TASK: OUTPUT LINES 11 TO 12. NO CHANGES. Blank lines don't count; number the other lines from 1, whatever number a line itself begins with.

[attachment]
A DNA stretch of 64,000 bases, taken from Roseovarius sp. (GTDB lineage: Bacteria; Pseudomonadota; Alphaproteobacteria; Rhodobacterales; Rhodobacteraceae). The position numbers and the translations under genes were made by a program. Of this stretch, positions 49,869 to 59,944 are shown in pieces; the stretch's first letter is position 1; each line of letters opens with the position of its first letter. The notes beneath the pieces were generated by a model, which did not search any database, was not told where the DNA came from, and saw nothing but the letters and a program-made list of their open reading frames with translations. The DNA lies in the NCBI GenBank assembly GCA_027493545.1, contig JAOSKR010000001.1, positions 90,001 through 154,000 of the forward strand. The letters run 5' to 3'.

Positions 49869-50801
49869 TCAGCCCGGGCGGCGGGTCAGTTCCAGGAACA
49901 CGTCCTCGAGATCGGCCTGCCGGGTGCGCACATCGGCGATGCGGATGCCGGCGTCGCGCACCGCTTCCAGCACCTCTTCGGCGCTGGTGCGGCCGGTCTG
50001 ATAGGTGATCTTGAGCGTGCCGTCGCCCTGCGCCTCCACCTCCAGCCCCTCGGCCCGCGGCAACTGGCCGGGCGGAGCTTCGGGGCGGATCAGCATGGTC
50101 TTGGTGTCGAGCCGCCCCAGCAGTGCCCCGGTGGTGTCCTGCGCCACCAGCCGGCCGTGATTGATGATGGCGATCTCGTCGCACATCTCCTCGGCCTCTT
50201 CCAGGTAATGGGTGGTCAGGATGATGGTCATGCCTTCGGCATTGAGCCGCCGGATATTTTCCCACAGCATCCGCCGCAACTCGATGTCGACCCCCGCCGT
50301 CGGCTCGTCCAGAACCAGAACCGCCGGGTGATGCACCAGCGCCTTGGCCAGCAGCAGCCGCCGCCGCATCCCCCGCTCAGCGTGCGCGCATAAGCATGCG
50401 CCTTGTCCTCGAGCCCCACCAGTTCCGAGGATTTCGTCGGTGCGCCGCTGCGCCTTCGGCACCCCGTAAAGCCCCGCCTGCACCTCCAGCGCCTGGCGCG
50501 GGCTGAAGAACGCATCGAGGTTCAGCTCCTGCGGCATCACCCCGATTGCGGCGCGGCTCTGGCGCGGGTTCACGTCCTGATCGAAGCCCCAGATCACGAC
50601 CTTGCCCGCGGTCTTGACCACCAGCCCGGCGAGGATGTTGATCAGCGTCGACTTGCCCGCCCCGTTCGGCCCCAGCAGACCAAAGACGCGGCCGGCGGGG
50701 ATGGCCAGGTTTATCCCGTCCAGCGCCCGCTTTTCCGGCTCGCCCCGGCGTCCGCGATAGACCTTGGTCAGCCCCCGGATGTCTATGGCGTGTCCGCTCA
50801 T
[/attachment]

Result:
50601 CTTGCCCGCGGTCTTGACCACCAGCCCGGCGAGGATGTTGATCAGCGTCGACTTGCCCGCCCCGTTCGGCCCCAGCAGACCAAAGACGCGGCCGGCGGGG
50701 ATGGCCAGGTTTATCCCGTCCAGCGCCCGCTTTTCCGGCTCGCCCCGGCGTCCGCGATAGACCTTGGTCAGCCCCCGGATGTCTATGGCGTGTCCGCTCA